- Overall, earth was more peaceful for the late August eclipse of 1952, yet it still wasn’t a good time for kings. About a week and a half before the eclipse, King Talal of Jordon was removed from power because of his schizophrenia.
- The world was hot and tense again for the August 1971 eclipse, with the Vietnam War, protests against it, violence in Northern Ireland, a coup in Bolivia, and border clashes between Tanzania and Uganda.
- Minor figures suffered during the August eclipse of 1979. An island dictator was toppled. Lord Mountbatten was assassinated. And Raymond Washington—co-founder of the Crips, the largest and most notorious gang in the United States–was murdered in a drive-by.
Leaders are made and/or broken during late August eclipses. I’m not surprised that the Trump presidency is facing one of its darkest crises. Though I might have thought it would be a hundred other things (Russia, Mueller’s investigation, North Korea, nepotism, illegal business profiteering) rather than equating peaceful protestors with fascists and racists. New Moons tend to be seed-planting times. But solar eclipses operate more like Full Moons. They’re wild, energetic, and revelatory.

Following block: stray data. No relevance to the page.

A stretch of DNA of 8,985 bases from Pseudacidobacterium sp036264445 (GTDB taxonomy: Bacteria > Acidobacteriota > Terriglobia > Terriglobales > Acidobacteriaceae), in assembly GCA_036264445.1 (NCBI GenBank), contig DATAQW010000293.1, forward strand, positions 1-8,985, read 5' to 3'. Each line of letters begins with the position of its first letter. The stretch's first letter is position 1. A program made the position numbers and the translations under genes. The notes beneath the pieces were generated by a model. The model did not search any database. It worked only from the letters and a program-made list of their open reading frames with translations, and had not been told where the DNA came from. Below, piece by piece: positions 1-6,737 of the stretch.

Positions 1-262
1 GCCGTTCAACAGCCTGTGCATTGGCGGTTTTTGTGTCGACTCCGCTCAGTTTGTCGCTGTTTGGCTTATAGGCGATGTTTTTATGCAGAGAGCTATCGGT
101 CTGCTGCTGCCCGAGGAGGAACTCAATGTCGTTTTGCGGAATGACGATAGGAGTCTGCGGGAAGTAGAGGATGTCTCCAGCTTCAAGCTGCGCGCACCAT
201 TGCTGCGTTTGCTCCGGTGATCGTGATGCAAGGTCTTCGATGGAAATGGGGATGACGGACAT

The total solar eclipse this year—arriving with the pointed celestial gesture of a dark path of totality dividing the United States in two—not only reveals this country’s current and severe crisis in leadership, with its questions about the president’s fitness for office, his mental and emotional stability and his moral authority, the eclipse opens a deep, unhealed, centuries-old wound, how American freedom was born in an era of slavery, how half the country fought to preserve this, and how the battle keeps going today.
Now is the time to observe what the leaders are doing.
Don’t turn away. Witness. Are they up to their calling or not?
As for ourselves, we should remember that true leadership always starts within. Whatever the circumstances in your personal kingdom, are you anchored? Are you sound? Are you seeing clearly? What do you stand for in these tumultuous times?
Locate yourself in time! This eclipse may or may not be personally significant, but your transits and progressions always are. Don’t know what’s going on in your heavens? Order Steven Forrest’s fabulous Skylog report. If your birthday is within three months, ahead or behind you, Mary Shea’s Solar Return report will complete the picture of your year.